Our rapidly changing climate is not proven to be a direct cause of conflict. But from our work in conflict-affected contexts around the world, we are seeing that the environmental impacts of climate change are exacerbating the existing drivers of conflict and that they impact upon the capacity of communities to manage localised forms of conflict.
As the world increasingly focuses on responding to the changing climate and environment, it is essential that the interlinkages between environmental change and conflict in each particular context are understood. We work in partnership with local people and communities to develop responses to climate change that are conflict-sensitive, gender-sensitive and grounded in their understanding and experiences.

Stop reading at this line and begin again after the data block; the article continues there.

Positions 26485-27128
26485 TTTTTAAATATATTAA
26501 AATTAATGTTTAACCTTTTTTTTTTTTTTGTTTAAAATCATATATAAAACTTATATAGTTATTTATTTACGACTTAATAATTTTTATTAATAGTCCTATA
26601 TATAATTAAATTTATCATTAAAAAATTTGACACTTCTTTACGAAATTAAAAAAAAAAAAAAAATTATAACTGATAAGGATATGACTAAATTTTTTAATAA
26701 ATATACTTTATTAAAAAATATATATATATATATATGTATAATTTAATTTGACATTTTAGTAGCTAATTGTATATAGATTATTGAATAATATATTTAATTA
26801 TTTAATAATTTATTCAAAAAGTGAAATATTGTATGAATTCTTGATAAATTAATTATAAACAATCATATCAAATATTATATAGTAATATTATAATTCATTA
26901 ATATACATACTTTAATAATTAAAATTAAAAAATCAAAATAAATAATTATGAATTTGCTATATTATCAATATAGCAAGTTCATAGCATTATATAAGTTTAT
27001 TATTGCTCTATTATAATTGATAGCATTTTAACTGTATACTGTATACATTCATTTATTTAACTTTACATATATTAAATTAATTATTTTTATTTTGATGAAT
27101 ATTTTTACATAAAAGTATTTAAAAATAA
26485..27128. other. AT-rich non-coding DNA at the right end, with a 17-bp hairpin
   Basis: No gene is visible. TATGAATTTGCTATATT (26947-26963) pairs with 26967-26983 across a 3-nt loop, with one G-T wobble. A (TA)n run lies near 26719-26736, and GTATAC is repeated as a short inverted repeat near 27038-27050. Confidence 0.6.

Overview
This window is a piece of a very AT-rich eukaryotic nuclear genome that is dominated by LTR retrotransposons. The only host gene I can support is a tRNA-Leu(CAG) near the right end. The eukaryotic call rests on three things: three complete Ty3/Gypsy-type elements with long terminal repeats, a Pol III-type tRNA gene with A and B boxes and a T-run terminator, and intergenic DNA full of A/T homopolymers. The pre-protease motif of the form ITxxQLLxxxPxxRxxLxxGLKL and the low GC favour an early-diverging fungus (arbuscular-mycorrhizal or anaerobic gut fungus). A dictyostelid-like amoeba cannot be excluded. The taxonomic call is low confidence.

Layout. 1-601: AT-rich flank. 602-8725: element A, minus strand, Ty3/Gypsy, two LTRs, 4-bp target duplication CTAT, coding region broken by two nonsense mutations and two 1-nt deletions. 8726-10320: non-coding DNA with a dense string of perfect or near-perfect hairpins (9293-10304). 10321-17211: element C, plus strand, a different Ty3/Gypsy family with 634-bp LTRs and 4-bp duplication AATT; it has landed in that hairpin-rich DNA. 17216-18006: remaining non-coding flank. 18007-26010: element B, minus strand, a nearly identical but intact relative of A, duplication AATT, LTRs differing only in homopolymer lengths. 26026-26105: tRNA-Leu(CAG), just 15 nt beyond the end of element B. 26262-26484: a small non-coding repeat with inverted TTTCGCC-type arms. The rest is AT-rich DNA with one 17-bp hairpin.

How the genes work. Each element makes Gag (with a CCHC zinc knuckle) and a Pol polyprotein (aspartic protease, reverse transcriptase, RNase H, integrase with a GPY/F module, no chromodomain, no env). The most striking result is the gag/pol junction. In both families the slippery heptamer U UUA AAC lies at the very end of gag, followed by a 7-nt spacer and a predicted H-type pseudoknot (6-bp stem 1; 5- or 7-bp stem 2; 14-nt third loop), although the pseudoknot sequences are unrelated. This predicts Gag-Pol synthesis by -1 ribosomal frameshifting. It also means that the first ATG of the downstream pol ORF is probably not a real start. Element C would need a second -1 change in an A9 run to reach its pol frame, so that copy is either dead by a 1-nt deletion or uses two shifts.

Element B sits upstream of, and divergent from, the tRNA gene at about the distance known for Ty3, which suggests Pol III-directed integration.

The management of land and resources can also be a tool for peacebuilding in itself, where traditional avenues for conflict resolution have become stuck. In Jammu and Kashmir working together to predict and respond to natural disasters is helping to build confidence between divided communities.